When Extreme Weather Comes to Your Town

Written by Lisa Hayden on . Posted in Extreme weather, Your Climate Stories

It was just a year ago that I was huddled in a dark basement with my dog watching an eerie, gray-green sky through the window as tree tops shivered. Thunder and lightning receded and grew closer again. The power had flicked off after ping pong ball-sized hail bounced off the deck and a red tornado warning banner for my zip code was scrolling across my phone.

Today, June 1, marks the one-year anniversary of the tornadoes that touched down in central Massachusetts, killing three people and leaving a swath of destruction from Springfield to Charlton, amid severe thunderstorms that swept east across the state. My family was lucky, our home being several miles from the path of the tornado that twisted through town.

Since the caravans of National Guard and utility trucks left, it’s been a year of fundraisers, neighbors pitching in to help neighbors at clean-up days, FEMA workshops at community centers and a long process of rebuilding for those most affected.

The sight of tree trunks ending in splintered and ripped wood some 10 to 20 feet above the ground, homes with blue tarps for roofs in various states of repair, and once-wooded yards that now resemble lunar landscapes, have been a constant reminder for local residents of the amazing power of the winds that day. Winds so powerful, they cut a 39-mile tree-less swath through central Massachusetts that is visible by satellite.

Many families are still recovering. It’s clear the aftermath of extreme weather is profound and communities remain deeply affected long after the news crews leave. One television special told the story of the emotional toll, much like PTSD, still weighing on some storm survivors, who are living in the midst of a transformed landscape.

Memories of a year ago were renewed earlier this week when a tornado watch was issued for Western Massachusetts as strong thunderstorms moved through the area. 

On my drives to exercise several times a week, I’m still stunned by the scale of the devastation along Route 20 in Brimfield (hard to capture in a camera lens) that reminds me of scenes of deforestation in Brazil. Acres of formerly wooded wetlands are now scarred, denuded land, a sea of battered stumps and piles of flattened trees against the hillsides showing the direction of the wind shear. Lumber companies have moved in, busily stacking logs and brush, and salvaging much of the timber that is lying on the ground.

Though a photo of 350.org activists carrying “Connect the Dots” signs in front of tornado-strewn trees appeared on the front page of the local newspaper, the science about any effect of climate change on tornados is unsettled.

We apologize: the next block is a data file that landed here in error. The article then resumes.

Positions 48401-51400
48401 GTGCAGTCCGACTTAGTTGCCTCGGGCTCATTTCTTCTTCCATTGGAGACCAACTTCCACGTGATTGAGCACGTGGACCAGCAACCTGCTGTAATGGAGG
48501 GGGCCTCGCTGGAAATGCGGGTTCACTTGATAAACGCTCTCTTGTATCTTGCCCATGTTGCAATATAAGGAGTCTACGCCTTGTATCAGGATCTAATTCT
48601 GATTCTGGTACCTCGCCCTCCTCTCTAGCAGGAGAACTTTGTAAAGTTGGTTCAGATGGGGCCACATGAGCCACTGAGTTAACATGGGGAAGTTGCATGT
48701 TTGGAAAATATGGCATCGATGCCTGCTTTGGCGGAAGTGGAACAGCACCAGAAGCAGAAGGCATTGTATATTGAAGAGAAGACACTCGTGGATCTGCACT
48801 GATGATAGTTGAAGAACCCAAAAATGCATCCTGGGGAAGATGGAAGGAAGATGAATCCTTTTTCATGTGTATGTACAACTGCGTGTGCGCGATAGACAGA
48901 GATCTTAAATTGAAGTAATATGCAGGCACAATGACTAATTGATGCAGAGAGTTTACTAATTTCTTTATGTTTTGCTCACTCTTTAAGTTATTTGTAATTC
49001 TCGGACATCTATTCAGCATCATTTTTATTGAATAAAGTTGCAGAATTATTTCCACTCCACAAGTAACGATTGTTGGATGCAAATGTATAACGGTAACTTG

But climate experts say the accumulation of carbon in the atmosphere is loading the dice, and increasing the risk of many varieties of extreme weather, including heavy rains, floods, droughts and heat waves. And the Northeast certainly experienced our share of extreme weather in 2011, a year that included record snowfall the previous winter, spring flooding, record heat in July and Hurricane Irene in late summer. To top it off, the late October Nor’easter broke off tree limbs under the weight of leaves that were still present due to the overly warm fall, leaving many areas of the Northeast (including my house) without power for a week or more.

When extreme weather comes too frequently, communities may not have time to recover from one disaster before the next hits. Homes still being repaired from the tornadoes were vulnerable to still more damage during the subsequent storms. Thus, even forms of extreme weather that may or may not be related to climate change can pile on top of those that are, producing psychological and economic stress.

Recent nationally representative polling indicates that large majorities of Americans believe global warming made some recent severe weather events worse. The survey, conducted in March 2012 by the Yale Project on Climate Change Communication and George Mason University, found 82 percent of Americans had personally experienced one or more types of extreme weather or natural disaster in the past year, and 35 percent reported having been harmed by one or more extreme weather events.

Nothing hits home as vividly as when the big storm comes to your town – or to your house.

If you have experienced extreme weather in the past year, share your story with us on Planet Change.

Lisa Hayden is a blogger and writer for The Nature Conservancy.

Thumbnail Photo by: Lisa Hayden (A splintered trunk is all that remains of a large tree in the path of a June 1, 2011 tornado in Sturbridge, MA)

Photo 1: (Some homes in Brimfield remain in a lunar-like landscape after downed trees were removed.)

Photo 2: (Roof tarps still cover many homes damaged in the tornado a year later.)

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Planet Change is a Nature Conservancy blog site designed to share stories about actions the Conservancy and others around the world are taking to fight carbon pollution and the impacts of climate change, and to help people feel the connections between climate change and their daily lives and understand actions they can take.

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